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Remote Work Experts Eikenberry and Turmel Discuss How to Nurture Virtual Teams

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The number of US employees working remotely rose from 17 percent pre-COVID-19 to 44 percent after the pandemic hit. Working remotely has led to a number of challenges for individuals, leaders, and even middle-managers. Remote work experts Eikenberry and Turmel, discuss how to nurture virtual teams.

Anyone who works on a team knows team connectivity and communication has also taken a hit for many. […]

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NOTES: Remote Work Experts Eikenberry and Turmel Discuss How to Nurture Virtual Teams

Wayne Turmel and Kevin Eikenberry in their new book, The Long Distance Teammate: Stay Engaged and Connected While Working Anywhere, discuss what we can all do to help, to keep flourishing relationships, and maintain connections with our remote teammates.

There is a difference between somebody who’s just on the team and someone who’s a teammate. 

Team members, think of productivity, getting the right work done at the right time.

Real teammates build connections and support the team. Teammates also work and think proactively. They get things done without being asked, using discretionary effort. They reach out when it is not them that have a question; but when it is somebody else that needs help. Also, they also consider the impact of their communication and actions on the relationship they are having with other teammates over time. To them, my job is my work plus the team’s work.

To them, my job is my work plus the team’s work.

Prior to now, a lot of our challenges communicating clearly were overcome by the fact that we were in physical proximity. And we got by, using a lot of visual and nonverbal cues that helped even the most obtuse of us figure stuff out. But that is changing, especially with remote working or the new hybrid working model. We all however need to realize that, when team work suffers, we all share in the pain and loss – individually and collectively as an organization.


Related

3 Myths About Disengaged Employees That Every Manager Needs to Know

Rather than see disengaged employees as a threat, employers should view them as an opportunity to identify what’s not working. The reality is, disengaged employees are obvious signs that there are unaddressed issues within the workplace.

A disengaged employee will most likely not be participating in company activities, events and conversations. There will be decrease in productivity since the employee will be doing the barest minimum. The quality of the little work that is done will keep dropping, while deadlines are missed. The employee by now is obviously apathetic, cynical, lacks enthusiasm and initiative. Soon, it becomes difficult to lay a hold on his or her whereabout because of frequent absenteeism, tardiness and check out. All or most of these would have been happening, before finally, the person checks out of the company.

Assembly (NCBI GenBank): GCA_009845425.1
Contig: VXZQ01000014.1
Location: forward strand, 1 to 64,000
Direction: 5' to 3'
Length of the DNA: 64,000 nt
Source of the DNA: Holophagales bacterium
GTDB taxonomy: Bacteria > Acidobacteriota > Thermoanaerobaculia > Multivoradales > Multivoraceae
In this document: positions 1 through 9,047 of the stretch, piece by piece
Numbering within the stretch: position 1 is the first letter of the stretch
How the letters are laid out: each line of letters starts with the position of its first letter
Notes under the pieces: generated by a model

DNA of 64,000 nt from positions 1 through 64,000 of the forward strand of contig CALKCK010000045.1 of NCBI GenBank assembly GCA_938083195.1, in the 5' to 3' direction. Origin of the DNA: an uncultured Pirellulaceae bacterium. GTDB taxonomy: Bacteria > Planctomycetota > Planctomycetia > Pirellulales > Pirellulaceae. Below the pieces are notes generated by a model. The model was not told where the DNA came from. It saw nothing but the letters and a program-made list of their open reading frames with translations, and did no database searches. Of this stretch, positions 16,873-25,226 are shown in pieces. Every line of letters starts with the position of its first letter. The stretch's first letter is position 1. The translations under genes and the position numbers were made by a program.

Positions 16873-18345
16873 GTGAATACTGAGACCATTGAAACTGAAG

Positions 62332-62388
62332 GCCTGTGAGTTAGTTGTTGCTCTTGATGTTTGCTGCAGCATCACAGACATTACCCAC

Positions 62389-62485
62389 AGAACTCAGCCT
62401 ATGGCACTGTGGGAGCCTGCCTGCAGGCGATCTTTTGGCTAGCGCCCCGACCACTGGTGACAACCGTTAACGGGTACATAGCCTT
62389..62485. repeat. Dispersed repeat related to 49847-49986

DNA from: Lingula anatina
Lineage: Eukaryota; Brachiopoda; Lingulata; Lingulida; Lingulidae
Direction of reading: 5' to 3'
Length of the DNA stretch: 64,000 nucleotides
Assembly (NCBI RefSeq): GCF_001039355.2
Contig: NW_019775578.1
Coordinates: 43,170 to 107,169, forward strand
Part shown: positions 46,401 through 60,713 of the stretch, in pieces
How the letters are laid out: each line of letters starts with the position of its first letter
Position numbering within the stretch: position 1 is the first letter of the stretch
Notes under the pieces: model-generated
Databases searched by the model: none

The 3 Myths About Disengaged Employees

Below are the three common myths that will help managers better understand what leads to employee disengagement.

Disengaged Employees are Lazy and Bad Employees. Not every disengaged employee is a poor performing one and not all happy employees are engaged. Employees become disengaged when they don’t feel like they’re setup for success.

“Employee disengagement is something that builds up over time. It’s a culmination of lots of small events that leads to a change in attitude and mindset.”

– Suzie Finch (The Career Improvement Club)

It’s HR’s Job To Fix Employee Disengagement. Both management and leadership, through communication, can keep everyone in the loop of where the company is at the moment, and where it is going. While HR is responsible for employee engagement at a macro level, managers are responsible for it at a micro level – maximizing their one-on-one engagement opportunities.

It’s Easy to Re-Engage a Disengaged Employee. To re-engage disengaged employees, you have to address and solve the problem. So the question is, why create the problem in the first place? And again, when the base problem is solved, the employer still has to rebuild trust, and ‘manage’ the employee, who may possibly be on the look out that the problem won’t happen again.

Disengagement isn’t a one time incident. It’s a series of triggers that happen over time, especially when the path to success is no longer visible. And it is just one of those ways how the pandemic has impacted on us as individuals, our work, work-life and our work-life balance.

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